More than Half of COVID Survivors Suffer Psychiatric Disorder

More than Half of COVID Survivors Suffer Psychiatric Disorder

A study from a hospital in Milan, Italy has uncovered another complication to the process of recovering from the new coronavirus. More than half of patients surveyed one month after their treatment had developed a psychiatric disorder.

The study, published in Brain, Behavior, and Immunity, found that 55 percent of former patients surveyed experienced either post-traumatic stress disorder (PTSD), anxiety, depression, insomnia or obsessive compulsive (OC) symptoms.

One patient described how, three weeks after his treatment, he suffered from terrifying panic attacks in the middle of the night that made him feel as if he was about to die.

“But sometimes at night, my breath could go away all of a sudden, making me feel as if I was to die. I knew what it was, because I had suffered from panic attacks in the past. I stayed there out on the balcony, for hours, trying to put fresh air into my lungs. It was terrible. Panic made me suffer more than COVID,” said one respondent


The study set out to determine the impact of COVID-19 on the brain and 402 patients from San Raffaele hospital in Milan participated. The findings revealed a large proportion among of survivors – 265 men and 137 women – suffered from post-traumatic stress (PTSD), anxiety, insomnia or depression one month after being discharged. Women were more likely than men to suffer from anxiety and depression and patients with a history of psychiatric diagnoses had a higher rate of mental disorders.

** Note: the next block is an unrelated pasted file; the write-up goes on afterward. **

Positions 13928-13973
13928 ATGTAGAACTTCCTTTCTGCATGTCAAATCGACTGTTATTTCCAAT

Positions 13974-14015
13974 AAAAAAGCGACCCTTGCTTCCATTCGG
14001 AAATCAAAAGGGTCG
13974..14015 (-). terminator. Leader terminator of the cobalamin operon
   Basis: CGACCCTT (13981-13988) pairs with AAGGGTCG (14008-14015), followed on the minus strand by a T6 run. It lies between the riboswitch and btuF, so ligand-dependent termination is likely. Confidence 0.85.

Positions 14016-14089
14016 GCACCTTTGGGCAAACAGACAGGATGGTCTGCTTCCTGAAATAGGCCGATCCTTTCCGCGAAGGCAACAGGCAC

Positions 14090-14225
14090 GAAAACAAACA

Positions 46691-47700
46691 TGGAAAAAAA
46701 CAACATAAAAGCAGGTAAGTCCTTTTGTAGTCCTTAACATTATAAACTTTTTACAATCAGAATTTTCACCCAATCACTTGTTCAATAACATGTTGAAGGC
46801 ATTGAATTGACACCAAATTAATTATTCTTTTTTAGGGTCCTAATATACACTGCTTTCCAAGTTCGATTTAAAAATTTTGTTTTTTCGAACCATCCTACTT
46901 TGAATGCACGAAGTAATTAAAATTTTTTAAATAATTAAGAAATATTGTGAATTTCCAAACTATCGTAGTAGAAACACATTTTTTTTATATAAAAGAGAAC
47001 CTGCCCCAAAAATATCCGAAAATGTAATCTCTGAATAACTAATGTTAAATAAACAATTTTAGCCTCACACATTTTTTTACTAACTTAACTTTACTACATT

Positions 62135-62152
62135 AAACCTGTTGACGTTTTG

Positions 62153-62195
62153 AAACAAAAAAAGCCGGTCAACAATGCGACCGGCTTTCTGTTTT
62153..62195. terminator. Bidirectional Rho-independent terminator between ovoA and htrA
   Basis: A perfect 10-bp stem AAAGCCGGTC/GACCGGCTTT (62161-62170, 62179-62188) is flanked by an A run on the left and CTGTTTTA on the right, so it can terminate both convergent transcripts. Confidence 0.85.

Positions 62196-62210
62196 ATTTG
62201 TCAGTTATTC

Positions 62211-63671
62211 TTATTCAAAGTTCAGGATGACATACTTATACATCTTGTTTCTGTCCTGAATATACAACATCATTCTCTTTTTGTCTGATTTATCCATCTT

The psychiatric consequences of Covid-19 can be caused both by the immune response to the virus itself and by psychological stress factors such as stigma, social isolation and worries about infecting others, it said.

Based on clinical interviews and self-assessment questionnaires, physicians found PTSD in 28% of cases, depression in 31%, anxiety in 42% of patients and insomnia in 40%, and finally obsessive-compulsive symptoms in 20%.

Physical inflammation in the brain and psychological stress of the global coronavirus pandemic exacerbated the conditions, the study surmised.